More than 60 percent of production and 90 percent of consumption of raw asbestos was by the asbestos cement manufacturing industry (Hughes 1978). Asbestos cement products, specifically fibro sheeting, were used largely as a building material for industrial and commercial premises, and as cladding for the outside of residential housing or as water and drainage piping, roofing shingles, guttering, and fencing throughout Australia. Asbestos was also used as an insulation material (e.g. Mr Fluffy homes in Canberra). The post-World War II housing boom until the 1960s saw 25 percent of all new homes built in Australia (52 percent in NSW) clad in asbestos cement, and up to 70 percent contained some form of asbestos (National Occupational Health and Safety Commission 2004). Because of this Australia has a large amount of in situ asbestos in variable condition, throughout the built environment. Less is known about the risk of disease associated with exposure to in situ asbestos, largely in the form of asbestos cement. However, cases of mesothelioma have developed among do-it yourself home renovators (Olsen et al. 2011), and there are numerous reports of cases resulting from low dose asbestos exposure (Bourdes et al. 2000; Magnani et al. 2001).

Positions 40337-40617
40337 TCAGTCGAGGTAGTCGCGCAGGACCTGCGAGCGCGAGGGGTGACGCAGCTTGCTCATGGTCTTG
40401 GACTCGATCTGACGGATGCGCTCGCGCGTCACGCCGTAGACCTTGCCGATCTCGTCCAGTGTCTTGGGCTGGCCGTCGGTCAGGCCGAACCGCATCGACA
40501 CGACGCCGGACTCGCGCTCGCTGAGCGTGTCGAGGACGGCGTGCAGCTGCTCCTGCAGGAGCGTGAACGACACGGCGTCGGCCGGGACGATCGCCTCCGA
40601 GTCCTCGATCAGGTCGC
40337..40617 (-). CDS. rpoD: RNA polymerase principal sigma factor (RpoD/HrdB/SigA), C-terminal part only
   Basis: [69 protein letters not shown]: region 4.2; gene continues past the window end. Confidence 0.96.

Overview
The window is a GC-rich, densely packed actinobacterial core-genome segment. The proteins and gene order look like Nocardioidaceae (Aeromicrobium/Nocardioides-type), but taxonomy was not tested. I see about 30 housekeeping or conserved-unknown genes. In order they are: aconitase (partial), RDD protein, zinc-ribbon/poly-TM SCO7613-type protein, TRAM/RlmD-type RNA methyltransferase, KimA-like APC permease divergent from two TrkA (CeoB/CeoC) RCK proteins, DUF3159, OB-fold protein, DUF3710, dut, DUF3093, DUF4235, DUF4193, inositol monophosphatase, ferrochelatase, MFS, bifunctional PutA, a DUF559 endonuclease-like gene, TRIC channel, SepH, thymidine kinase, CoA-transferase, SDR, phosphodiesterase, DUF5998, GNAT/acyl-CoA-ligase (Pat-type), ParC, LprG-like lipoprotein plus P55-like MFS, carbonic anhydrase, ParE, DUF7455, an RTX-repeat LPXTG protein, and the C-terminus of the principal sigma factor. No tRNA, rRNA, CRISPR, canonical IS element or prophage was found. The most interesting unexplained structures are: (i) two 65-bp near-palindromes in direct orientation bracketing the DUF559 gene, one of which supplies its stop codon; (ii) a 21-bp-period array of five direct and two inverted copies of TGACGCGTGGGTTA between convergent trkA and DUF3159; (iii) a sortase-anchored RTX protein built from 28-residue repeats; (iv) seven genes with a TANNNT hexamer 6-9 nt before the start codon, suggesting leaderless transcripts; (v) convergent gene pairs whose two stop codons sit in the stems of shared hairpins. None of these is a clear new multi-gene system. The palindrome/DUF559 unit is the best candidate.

Similarly, there is no known asbestos exposure threshold below which risk of disease does not occur (Iwatsubo et al. 1998). What is known is that the number of people exposed to in situ asbestos in Australia is probably very large, but the amount they have been exposed to, in most circumstances, is likely to be very low. Predictions of the future burden of asbestos-related disease that may emerge from low dose asbestos exposure might provide some insight about how best to manage the remaining in situ asbestos in Australia. For example, the future disease burden can be modelled against a range of prevention scenarios to inform policymakers about which prevention strategies would have the greatest impact (e.g. result in the fewest cases of mesothelioma). A particular comparison could be the future burden of mesotheliomas resulting from low dose asbestos exposure if in situ asbestos were removed as a priority from all government, commercial and domestic residences in Australia; or from only government and commercial premises; or if removal was not prioritised but in situ asbestos was contained. Furthermore, understanding the size of the possible future burden of asbestos-related disease can inform future health planning, budget allocation for screening and diagnosis, treatment, and palliative care.